Online Advertising Hits $5.8B for First Half of 2005
Second-quarter 2005 online ad revenue also rose 26 percent compared with the year-ago period, totaling $2.985 billion. The second-quarter online ad revenue was 6.6 percent higher than the first quarter.
"The biggest opportunity for marketers in using the online medium is because it stretches the dollar more than other media and it gives them an opportunity to get a leg up right now," said Greg Stuart, president/CEO of the Interactive Advertising Bureau, New York.
The estimates were released yesterday at the IAB's MIXX Conference and Expo in New York with help from consultancy PricewaterhouseCoopers' new media group.
As expected, search accounted for 40 percent of online ad revenue, or $2.315 billion, in the first half of 2005. The tactic similarly accounted for 40 percent of revenue, or $1.817 billion, in the first half of 2004. Search budgets rose 27 percent this first half versus last year's.
Display ads, at 20 percent, garnered the next biggest chunk of online budgets. Marketers spent $1.157 billion in the first half of 2005 versus $942 million in the year-ago period and a 20 percent market share.
Classifieds gained a point this year, claiming an 18 percent share and $1.041 billion versus 17 percent and $782 million in the first half of 2004.
Rich media ads, at $463 million, took 8 percent of online ad revenue. It maintained its 8 percent market share from last year's first half, albeit the ad spend was up 26 percent from $368 million.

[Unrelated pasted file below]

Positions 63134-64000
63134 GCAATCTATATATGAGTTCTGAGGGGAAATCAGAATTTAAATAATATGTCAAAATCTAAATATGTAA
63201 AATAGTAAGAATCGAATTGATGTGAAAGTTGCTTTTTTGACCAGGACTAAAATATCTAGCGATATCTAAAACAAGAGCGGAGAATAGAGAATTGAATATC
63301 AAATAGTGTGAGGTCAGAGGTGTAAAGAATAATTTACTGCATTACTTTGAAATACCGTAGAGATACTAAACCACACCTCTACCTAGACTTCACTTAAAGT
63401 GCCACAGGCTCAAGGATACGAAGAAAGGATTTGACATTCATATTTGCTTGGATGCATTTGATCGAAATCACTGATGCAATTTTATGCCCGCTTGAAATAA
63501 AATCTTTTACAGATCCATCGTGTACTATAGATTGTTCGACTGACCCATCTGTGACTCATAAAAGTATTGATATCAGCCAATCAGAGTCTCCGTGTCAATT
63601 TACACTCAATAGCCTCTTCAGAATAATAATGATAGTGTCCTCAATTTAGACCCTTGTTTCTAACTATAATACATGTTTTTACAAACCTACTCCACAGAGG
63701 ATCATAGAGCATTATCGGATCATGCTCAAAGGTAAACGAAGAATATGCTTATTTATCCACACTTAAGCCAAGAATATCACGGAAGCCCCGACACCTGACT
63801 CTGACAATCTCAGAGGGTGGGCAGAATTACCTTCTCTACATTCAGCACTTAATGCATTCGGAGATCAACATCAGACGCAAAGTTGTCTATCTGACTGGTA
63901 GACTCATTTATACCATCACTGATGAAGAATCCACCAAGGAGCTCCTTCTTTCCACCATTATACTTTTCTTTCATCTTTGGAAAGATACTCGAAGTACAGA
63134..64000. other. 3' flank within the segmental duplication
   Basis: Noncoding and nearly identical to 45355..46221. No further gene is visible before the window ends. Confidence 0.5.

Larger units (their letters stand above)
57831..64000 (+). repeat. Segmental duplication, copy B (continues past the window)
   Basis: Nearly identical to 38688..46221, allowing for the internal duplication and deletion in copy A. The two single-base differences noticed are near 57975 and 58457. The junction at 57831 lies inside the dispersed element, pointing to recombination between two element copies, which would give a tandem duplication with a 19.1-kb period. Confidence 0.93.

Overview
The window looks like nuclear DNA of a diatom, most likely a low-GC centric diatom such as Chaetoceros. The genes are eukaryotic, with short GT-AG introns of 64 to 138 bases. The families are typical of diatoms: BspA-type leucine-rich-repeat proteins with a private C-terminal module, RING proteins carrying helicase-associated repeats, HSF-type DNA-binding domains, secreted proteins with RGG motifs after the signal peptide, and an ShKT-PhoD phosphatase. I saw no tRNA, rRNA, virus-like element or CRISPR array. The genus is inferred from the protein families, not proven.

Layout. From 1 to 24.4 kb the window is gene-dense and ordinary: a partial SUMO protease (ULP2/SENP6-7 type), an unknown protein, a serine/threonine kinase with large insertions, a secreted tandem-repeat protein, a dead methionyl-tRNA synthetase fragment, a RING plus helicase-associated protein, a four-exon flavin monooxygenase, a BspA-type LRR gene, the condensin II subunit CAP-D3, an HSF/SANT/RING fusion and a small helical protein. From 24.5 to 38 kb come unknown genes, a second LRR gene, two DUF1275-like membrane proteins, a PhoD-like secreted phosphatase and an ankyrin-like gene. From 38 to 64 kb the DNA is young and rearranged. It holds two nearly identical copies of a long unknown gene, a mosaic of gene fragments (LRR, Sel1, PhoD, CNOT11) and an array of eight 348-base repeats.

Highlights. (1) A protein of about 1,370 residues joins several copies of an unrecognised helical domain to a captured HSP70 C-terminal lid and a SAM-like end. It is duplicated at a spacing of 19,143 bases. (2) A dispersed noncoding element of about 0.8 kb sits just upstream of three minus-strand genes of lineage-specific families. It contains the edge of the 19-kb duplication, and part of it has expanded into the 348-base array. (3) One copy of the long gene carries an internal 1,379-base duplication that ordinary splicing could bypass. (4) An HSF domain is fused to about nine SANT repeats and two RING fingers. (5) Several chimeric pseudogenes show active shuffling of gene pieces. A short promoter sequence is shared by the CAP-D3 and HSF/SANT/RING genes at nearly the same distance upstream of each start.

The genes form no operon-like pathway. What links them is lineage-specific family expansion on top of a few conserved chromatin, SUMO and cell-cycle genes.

The referrals category was renamed this year to include lead generation. It accounted for 6 percent, or $347 million, of online ad revenue, up from a 2 percent share and $114 million in spending in the first six months of 2004.
Sponsorships were down in market share and spend. Budgets fell to 5 percent in the first half, to $317 million. Marketers in the first half of 2004 allocated 9 percent, or $414 million, for sponsorships.
While e-mail budgets were up more than 60 percent this first half versus last year, the figures were a pittance when contrasted with other online formats: $116 million and a 2 percent market share. Last year, e-mail accounted for a 2 percent share and $70 million in online ad revenue.
Finally, slotting fees posted a 50 percent drop in market share, albeit its 1 percent slice accounted for $58 million of online ad revenue in the first half of 2005. Last year, slotting fees accounted for a 2 percent share and $92 million in revenue.
The Advertising Revenue Report, as the IAB-PricewaterhouseCoopers effort is called, also commented on pricing models.
Cost-per-thousand (CPM) or impression-based deals accounted for a 48 percent market share and $2.75 billion in online ad revenue in the first six months of this year. This is up from a 45 percent share and $2.068 billion in the year-ago period.
Performance deals were up sharply, rising from $1.749 million in the first half of 2004 to $2.315 billion in the first half of this year. Market share, too, was up from 38 percent in 2004 to 40 percent this year.
But hybrid deals lost ground as buyers and sellers opted for CPM and performance options. Market share fell to 12 percent in the first half of 2005 versus 17 percent in the year-ago period. Revenue dropped from $782 million in first-half 2004 to $722 million in the first six months this year.
That said, there is no shortage of online ad vehicles with ROI potential: search marketing, lead generation, video and e-mail, for example. The plethora of options may confuse, however.
"The challenge is that you've got so many opportunities that it's been hard for marketers to get their hands around it," Stuart said.
But the road ahead is clear for some marketers. Ford Motor Co., for instance, late this summer said it would spend 15 percent of its $1 billion budget online. And PepsiCo, a champion of interactive marketing, allocates nearly 10 percent of its ad spend to the online medium.
"I think at this point every marketer knows they need to do something, and what you have within that is a small group of marketers, what I call the breakaway group," Stuart said.